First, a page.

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Americans more likely to experience adverse effects due to sexual activity

Americans more likely to experience adverse effects due to sexual activity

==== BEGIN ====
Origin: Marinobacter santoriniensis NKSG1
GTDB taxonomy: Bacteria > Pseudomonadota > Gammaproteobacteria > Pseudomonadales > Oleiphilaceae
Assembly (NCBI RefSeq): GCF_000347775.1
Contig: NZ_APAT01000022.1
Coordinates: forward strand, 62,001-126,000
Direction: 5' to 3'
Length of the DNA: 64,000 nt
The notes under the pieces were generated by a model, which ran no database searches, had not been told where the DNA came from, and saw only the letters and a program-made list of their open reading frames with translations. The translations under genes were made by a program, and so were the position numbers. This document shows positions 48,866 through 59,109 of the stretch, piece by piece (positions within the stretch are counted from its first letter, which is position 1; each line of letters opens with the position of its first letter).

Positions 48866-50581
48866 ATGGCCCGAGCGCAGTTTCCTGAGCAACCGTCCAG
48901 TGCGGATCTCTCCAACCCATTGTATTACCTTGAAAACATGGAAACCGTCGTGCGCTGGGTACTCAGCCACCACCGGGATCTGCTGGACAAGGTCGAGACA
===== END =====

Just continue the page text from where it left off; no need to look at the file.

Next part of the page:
Americans, and especially U.S. women, are three times more likely to suffer premature death and adverse health due to sexual activity than people in other rich nations, scientists said on Thursday. Researchers from the Centers for Disease Control and Prevention found some 20 million cases of adverse health conditions and 29,745 deaths in the United States in 1998 were related to sexually transmitted diseases. "The research showed the sexual behavior attributable health burden is about threefold higher in the U.S. than other developed countries," says Shahul Ebrahim, one of the authors of the CDC study. "All of it is totally preventable, and that's the message." Ebrahim said the health burden included conditions such as infertility, abortions, and infections such as gonorrhea. Women accounted for 62% of all adverse health cases, with most female deaths attributable to cervical cancer and HIV. AIDS-related causes were the leading sources of sexual activity-related death among men, according to the researchers. The researchers estimated that about 2 million people in the United States each year have their lives shortened due to illnesses or disabilities related to sexual activity. Deaths from curable sexually transmitted diseases were, however, rare among both men and women. The paper, published in the journal Sexually Transmitted Infections, was the first attempt to generate comprehensive findings on the health burden related to sexual behavior in the United States. (Reuters, with additional reporting by

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